**This was my Top 20 Essay, which I just recently found out I was selected for**

HIV/AIDS Awareness Through Dance

Applied Drama and Theater As an Interdisciplinary Field in the Context of HIV/AIDS in Africa, was an interesting article (exert of a book). All different disciplines coming together to create a truly educational experience that was entertaining. I never really thought about dance being so educational, I usually saw it in a more as beautiful entertainment.

This experience combined health, history, dance, story telling, and poetry all together to tell the stories of HIV in Africa. Not only were the disciplines varying, but so were the people involved. There are dancers, teachers, choreographers, and was a collaboration with the Ministries of Education and Sport (MoES), the Ministry of Health (MoH), UNICEF and School Health Education Project (SHEP).

All of these different organizations came together to pull knowledge from all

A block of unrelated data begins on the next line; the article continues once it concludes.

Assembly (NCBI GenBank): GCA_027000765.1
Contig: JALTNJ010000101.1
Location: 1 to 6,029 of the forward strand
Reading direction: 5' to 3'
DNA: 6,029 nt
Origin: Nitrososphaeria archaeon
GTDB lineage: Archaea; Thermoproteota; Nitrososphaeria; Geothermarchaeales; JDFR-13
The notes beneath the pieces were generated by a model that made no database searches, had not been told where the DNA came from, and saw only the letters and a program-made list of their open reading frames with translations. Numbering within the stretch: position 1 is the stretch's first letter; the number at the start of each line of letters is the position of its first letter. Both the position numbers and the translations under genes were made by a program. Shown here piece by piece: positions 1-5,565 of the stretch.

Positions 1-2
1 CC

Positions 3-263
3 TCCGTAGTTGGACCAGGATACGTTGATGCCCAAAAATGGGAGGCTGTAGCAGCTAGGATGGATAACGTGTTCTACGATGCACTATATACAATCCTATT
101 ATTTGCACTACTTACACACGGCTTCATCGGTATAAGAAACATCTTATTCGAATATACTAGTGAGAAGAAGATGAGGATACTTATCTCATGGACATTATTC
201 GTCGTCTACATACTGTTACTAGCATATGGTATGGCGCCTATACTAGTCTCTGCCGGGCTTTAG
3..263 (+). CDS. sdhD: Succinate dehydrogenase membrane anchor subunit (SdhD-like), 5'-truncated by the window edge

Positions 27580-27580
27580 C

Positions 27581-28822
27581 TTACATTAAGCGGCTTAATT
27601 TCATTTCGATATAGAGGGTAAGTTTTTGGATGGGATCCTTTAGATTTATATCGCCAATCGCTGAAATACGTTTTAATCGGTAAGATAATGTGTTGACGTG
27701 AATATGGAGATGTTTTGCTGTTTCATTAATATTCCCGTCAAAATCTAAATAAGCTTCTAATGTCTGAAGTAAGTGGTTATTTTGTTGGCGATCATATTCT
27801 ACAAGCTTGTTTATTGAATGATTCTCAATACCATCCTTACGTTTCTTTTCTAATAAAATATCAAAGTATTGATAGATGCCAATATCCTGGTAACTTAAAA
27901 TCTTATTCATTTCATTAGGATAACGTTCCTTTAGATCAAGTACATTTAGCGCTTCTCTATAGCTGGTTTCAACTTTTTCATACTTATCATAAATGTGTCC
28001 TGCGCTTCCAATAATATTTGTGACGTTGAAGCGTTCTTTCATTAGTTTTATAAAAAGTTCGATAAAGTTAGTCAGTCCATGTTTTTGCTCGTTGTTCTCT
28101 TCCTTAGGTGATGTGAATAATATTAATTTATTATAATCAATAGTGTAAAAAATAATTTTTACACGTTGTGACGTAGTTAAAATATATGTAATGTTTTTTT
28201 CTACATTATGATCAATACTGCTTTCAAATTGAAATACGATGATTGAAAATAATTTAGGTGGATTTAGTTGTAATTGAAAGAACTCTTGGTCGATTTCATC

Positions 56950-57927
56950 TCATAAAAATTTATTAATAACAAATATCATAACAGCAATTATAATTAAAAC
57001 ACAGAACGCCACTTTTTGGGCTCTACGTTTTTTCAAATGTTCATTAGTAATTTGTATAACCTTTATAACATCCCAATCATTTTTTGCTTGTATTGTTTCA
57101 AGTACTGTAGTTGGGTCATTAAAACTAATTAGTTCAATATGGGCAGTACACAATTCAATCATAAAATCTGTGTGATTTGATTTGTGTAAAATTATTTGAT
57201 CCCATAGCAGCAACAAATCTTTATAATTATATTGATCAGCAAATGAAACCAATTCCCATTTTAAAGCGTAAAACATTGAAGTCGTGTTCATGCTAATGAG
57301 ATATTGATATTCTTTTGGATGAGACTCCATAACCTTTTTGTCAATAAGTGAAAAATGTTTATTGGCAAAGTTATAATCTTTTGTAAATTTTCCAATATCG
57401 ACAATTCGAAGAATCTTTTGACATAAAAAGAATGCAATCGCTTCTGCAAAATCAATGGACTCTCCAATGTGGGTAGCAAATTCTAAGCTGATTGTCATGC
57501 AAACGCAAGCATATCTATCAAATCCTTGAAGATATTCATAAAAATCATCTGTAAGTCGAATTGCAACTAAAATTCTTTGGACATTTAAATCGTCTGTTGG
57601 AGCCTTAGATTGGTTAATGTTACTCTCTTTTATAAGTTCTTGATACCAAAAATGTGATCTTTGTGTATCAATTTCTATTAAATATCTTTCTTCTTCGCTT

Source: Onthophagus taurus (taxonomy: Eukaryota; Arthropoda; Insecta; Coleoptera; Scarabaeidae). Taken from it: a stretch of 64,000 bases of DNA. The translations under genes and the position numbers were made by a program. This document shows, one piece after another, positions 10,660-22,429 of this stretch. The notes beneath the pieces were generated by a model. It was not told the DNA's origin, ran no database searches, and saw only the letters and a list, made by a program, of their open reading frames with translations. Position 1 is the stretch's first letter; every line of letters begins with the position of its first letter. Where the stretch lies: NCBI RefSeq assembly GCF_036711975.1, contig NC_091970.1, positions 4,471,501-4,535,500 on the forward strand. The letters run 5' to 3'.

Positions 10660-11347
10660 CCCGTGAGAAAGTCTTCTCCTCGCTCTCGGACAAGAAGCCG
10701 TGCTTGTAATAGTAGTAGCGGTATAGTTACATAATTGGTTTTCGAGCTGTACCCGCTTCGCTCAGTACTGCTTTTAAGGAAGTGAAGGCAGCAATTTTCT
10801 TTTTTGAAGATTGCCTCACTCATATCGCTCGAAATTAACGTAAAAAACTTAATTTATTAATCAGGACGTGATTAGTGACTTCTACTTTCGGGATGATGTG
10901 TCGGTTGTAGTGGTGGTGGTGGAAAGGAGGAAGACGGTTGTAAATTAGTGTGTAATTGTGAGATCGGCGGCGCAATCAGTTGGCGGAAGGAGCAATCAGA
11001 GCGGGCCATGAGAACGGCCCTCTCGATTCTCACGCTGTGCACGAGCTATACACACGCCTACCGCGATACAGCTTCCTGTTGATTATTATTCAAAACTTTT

Photo by Daniel Dudek

different areas to create a final piece. This article was more like a book that covered all of the different interworkings of the performance and the steps it took to get there. The table of contents has it broken down so well. Each section is written by someone else and their point of view. Patrick Mangeni and David Kerr wrote about Setting the Scene when Alexandra Sutherland wrote about Innovation in Research Practice/Theory and the names and sections go on and on.

To me dance is one of those very interdisciplinary areas. Depending on the story that is being told there is a different discipline that is the main focus using dance to convey that message or story.



But Why am I a Feminist?

My mission of finding a new feminist every day and tweeting about them has come to a close. I have asked every person the same three questions:

1) Why are you a feminist?

2) What does feminism mean to you?

3) Why is feminism important?